But those who saw their natural role as takers were not to be indulged.
Karl Marx explicitly attacked Christianity for the "To each according to his need" part of the famous saying. In his Critique of the Gotha Programme, Marx said the Christian phrase should be discarded. "To each according to his contribution" should be substituted. Lenin agreed.
Back in Representative Stephen Fincher's home state, a wide range of clergy were asked for their reaction to the Honorable Representative's quoting of Paul's Second Letter to the Thessalonians. Their responses were gathered and published in the Commercial Appeal of Memphis, TN.
Pretty much all of the responses expressed disagreement, some verging on horror, others merely sad at Representative Fincher. They noted that the cuts he advocated in food subsidies affected mostly little kids and the working poor. The working poor, for the most part, are adults who not only work, but work much harder than most of those who lecture them about working hard. Yet they, along with those children, do go hungry.
A few of the clergy made pointed remarks that seemed, well, maybe a little impolite, about Representative Fincher.
It seems Representative Stephen Fincher (R-TN), on the same day he voted to cut away nutrition programs for hungry kids, voted in favor of dramatically increasing generous cash subsidies for owners of large agricultural operations. These mega-farming complexes have pretty much replaced the family farmer.
Representative Fincher declined to support a proposed amendment that would have kept those members of Congress who own some of those farming businesses from pocketing the millions of dollars in subsidies. That amendment was defeated.
It turns out Stephen Fincher owns some of those properties.
By a stroke of good fortune, he was able to deposit into his own bank account some of those subsidies he had just voted to increase.
Stephen Fincher's share of those farm subsidies, the part he stuffed into his own pockets, is 3.5 million dollars.
Three and a half million.
That should be enough to build himself a fine pulpit from which he can lecture hungry families and their kids about the nature of Christianity and his own spiritual success.
We do have a lot of debate going on about the nature of representative democracy. Issues are not usually framed that way, but such is the real nature of debates going back a long long way.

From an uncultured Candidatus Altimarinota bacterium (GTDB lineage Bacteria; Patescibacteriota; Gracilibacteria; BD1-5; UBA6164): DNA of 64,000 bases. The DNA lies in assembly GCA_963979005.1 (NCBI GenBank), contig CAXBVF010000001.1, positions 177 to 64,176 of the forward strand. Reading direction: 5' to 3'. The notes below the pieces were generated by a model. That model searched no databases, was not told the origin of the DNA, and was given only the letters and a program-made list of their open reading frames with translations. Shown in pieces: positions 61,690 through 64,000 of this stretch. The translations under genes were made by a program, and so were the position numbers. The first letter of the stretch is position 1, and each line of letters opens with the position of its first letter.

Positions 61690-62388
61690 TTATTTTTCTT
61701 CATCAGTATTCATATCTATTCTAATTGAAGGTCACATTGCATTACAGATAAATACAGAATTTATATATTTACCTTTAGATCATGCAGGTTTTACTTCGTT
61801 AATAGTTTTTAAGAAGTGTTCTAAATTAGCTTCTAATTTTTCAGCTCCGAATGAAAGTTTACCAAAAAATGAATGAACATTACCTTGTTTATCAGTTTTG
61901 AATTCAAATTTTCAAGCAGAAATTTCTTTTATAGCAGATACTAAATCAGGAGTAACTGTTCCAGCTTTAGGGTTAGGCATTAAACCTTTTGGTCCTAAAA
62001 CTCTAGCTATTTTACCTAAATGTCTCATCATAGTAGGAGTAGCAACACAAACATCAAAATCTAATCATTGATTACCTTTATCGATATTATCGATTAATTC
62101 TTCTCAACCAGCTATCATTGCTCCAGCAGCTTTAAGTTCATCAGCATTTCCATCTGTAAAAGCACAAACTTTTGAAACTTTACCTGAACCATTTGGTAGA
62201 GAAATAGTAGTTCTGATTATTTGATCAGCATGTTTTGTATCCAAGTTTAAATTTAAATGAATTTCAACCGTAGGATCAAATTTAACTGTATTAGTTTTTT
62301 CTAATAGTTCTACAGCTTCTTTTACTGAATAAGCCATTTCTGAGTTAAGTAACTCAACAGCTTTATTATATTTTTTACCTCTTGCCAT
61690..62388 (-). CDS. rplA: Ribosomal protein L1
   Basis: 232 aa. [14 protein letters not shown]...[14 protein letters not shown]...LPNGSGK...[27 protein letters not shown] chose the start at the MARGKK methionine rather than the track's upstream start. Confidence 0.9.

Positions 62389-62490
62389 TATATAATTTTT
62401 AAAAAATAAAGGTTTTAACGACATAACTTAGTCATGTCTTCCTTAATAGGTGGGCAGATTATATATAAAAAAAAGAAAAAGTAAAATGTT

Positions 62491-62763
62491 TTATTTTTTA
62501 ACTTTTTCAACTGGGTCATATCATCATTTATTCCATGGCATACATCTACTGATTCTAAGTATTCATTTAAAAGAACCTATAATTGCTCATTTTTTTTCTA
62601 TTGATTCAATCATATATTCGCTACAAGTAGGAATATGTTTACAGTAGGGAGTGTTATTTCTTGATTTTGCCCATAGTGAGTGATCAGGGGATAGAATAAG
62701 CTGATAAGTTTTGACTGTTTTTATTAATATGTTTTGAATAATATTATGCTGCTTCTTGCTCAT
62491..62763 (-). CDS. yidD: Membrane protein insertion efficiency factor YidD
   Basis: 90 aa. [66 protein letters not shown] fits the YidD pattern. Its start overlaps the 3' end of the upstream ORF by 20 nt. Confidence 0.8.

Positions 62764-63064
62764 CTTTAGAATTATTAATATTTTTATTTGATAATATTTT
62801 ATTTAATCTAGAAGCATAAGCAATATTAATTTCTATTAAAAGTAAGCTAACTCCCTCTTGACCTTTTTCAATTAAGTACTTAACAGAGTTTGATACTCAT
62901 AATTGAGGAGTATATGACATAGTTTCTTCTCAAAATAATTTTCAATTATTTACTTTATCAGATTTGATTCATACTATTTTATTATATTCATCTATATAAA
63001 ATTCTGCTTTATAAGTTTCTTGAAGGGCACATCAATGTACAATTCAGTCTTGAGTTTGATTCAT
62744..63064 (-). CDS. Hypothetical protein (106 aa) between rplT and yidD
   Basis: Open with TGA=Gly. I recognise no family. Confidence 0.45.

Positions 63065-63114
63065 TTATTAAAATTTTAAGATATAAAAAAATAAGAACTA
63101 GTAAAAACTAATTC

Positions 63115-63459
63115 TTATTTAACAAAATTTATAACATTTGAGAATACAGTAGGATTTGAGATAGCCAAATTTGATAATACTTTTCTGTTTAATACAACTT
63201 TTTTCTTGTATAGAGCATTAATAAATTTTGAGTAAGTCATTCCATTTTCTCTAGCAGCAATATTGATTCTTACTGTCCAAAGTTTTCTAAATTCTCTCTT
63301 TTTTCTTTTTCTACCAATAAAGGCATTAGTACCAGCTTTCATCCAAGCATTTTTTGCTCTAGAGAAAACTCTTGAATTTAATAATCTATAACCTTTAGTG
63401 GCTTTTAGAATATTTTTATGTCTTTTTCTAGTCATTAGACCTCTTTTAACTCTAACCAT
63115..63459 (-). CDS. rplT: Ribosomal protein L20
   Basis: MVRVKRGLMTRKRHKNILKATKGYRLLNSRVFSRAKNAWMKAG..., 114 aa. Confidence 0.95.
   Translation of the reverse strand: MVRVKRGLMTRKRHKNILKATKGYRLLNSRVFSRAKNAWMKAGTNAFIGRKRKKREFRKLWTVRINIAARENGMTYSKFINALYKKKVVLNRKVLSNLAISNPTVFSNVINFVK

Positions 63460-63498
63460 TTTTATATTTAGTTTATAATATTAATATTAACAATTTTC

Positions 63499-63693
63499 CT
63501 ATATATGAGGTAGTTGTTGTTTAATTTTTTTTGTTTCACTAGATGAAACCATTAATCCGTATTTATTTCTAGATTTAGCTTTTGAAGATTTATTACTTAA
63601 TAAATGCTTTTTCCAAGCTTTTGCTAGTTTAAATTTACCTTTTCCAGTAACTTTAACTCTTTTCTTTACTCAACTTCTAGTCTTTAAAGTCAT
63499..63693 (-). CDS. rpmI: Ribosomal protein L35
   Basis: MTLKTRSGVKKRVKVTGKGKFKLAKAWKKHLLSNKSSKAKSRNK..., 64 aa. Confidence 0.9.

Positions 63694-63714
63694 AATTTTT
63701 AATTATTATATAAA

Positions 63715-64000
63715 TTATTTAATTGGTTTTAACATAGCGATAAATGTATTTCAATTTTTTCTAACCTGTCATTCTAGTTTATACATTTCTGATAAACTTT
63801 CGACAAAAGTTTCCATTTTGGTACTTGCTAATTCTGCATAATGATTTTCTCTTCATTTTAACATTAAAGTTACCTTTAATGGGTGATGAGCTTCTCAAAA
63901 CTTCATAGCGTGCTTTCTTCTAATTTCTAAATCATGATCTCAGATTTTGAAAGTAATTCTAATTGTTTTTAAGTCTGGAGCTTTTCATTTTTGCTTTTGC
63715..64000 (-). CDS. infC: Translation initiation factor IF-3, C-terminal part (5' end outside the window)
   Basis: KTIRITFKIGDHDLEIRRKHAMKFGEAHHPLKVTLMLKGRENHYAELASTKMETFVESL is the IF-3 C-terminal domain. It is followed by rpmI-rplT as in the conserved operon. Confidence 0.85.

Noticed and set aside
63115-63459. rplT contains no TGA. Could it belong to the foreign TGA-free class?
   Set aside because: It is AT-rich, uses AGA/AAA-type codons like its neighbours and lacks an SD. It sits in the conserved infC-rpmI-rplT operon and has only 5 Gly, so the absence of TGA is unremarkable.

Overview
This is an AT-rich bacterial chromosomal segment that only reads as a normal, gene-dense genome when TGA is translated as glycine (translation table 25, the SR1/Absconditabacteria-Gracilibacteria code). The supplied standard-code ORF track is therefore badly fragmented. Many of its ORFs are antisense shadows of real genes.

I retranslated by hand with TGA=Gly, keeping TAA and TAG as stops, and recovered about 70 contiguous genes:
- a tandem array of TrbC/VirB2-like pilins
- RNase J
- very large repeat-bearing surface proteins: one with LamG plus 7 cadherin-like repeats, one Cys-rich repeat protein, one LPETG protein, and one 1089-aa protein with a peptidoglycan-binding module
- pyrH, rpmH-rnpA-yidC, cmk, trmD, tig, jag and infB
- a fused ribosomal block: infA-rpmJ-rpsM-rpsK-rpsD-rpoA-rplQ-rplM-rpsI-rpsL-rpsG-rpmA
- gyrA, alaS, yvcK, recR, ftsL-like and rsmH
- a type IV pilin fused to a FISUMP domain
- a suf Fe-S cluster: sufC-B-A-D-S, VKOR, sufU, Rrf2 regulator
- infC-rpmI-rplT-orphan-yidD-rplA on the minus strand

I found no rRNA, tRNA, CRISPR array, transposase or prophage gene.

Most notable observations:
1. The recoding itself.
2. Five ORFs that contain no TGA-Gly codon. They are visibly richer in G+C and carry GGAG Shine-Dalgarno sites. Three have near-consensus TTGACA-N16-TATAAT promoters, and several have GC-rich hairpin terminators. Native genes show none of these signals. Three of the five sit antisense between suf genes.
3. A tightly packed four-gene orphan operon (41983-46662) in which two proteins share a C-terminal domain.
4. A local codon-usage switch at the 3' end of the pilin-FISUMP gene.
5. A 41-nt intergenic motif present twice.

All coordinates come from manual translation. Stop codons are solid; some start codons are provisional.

In court, one legal debate has to do with who has the right to vote. Republicans talk about the sanctity of the ballot, arguing against voter fraud, or voter fraud sometime in the future, or the potential of voter fraud sometime down the road.
But occasional public statements, leaked memos, and a clear pattern of behavior make the real objective quite clear. Republicans want to keep certain groups, groups mostly unsympathetic to conservatism, from voting regardless of eligibility. That is why certain forms of government identification are excluded as invalid. That is why a missing document can keep an otherwise well documented life-long voter from voting. That is why polling places are changed to almost inaccessible locations and hours unreasonably restricted.
The popular perception is that gerrymandering is okay. In some circumstances it is not. Legal rules have to be maintained. Compactness, community, and common interests are usually key factors. Courts frequently overrule redistricting maps because such rules are ignored. In recent times, voter isolation for ethnic or racial reasons has made a comeback.
Such maneuverings ultimately end up in court.
The other side of the debate has to do with the ethics of representation. Bribery, indirect or otherwise, is dealt with in another legal forum from voter suppression or voting dilution.
But, at its most basic, the democratic ideal deals less with suppression of rights than the nature of representation. At what point must a lawmaker reflect the wishes of constituency? At what point must individual judgment become the primary guide?
In practice, the usual breakdown has to do with social and cultural issues versus technical issues. The more complex the issue, the more we delegate our judgment to those we trust to represent us.
Some with an inclination toward policy get pretty involved with the general level of regulation. How much is too much?
Others concerned with consumer or environmental protection are concerned with enforced rules of the road. How little is too little?
Most of voters become glassy eyed at the intricacies of the four sections of the Glass–Steagall Act. We vote on values, and leave complexity to those we trust. Or those we distrust the least.
What concerned me in the early days of the Great Recession was the nervousness of legislators about public opinion. A stimulus package was whittled down as a sort of compromise because politicians were afraid of the huge numbers. How would they explain it all to the folks back home?
Such concerns were more common among Democrats, of course. With some exceptions, Republican representatives were quite eager to sabotage economic recovery. I am aware that others may disagree on this. It is not an immutable truth. But it seems clear to me.